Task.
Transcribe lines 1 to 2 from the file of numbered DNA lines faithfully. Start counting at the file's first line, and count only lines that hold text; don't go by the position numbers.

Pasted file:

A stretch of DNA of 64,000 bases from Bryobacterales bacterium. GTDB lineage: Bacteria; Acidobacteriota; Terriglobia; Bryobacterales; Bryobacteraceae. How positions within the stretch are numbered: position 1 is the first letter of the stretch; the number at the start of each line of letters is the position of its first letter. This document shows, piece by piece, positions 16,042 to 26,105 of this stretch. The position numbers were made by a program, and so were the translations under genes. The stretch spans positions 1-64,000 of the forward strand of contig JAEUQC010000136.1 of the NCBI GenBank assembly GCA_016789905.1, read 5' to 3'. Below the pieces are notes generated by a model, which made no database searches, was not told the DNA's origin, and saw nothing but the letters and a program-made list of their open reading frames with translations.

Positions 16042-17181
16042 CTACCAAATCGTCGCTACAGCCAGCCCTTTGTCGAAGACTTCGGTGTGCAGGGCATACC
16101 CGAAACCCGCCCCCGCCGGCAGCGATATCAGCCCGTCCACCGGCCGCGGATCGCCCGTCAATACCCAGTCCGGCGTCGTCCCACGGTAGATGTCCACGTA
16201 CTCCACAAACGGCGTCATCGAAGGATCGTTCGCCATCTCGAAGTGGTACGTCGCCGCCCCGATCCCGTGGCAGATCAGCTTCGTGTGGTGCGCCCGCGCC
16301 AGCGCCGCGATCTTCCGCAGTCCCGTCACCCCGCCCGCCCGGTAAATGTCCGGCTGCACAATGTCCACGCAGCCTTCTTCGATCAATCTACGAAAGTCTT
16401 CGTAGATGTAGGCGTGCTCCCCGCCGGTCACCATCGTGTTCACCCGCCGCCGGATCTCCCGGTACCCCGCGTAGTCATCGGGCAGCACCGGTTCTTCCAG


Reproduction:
A stretch of DNA of 64,000 bases from Bryobacterales bacterium. GTDB lineage: Bacteria; Acidobacteriota; Terriglobia; Bryobacterales; Bryobacteraceae. How positions within the stretch are numbered: position 1 is the first letter of the stretch; the number at the start of each line of letters is the position of its first letter. This document shows, piece by piece, positions 16,042 to 26,105 of this stretch. The position numbers were made by a program, and so were the translations under genes. The stretch spans positions 1-64,000 of the forward strand of contig JAEUQC010000136.1 of the NCBI GenBank assembly GCA_016789905.1, read 5' to 3'. Below the pieces are notes generated by a model, which made no database searches, was not told the DNA's origin, and saw nothing but the letters and a program-made list of their open reading frames with translations.

Positions 16042-17181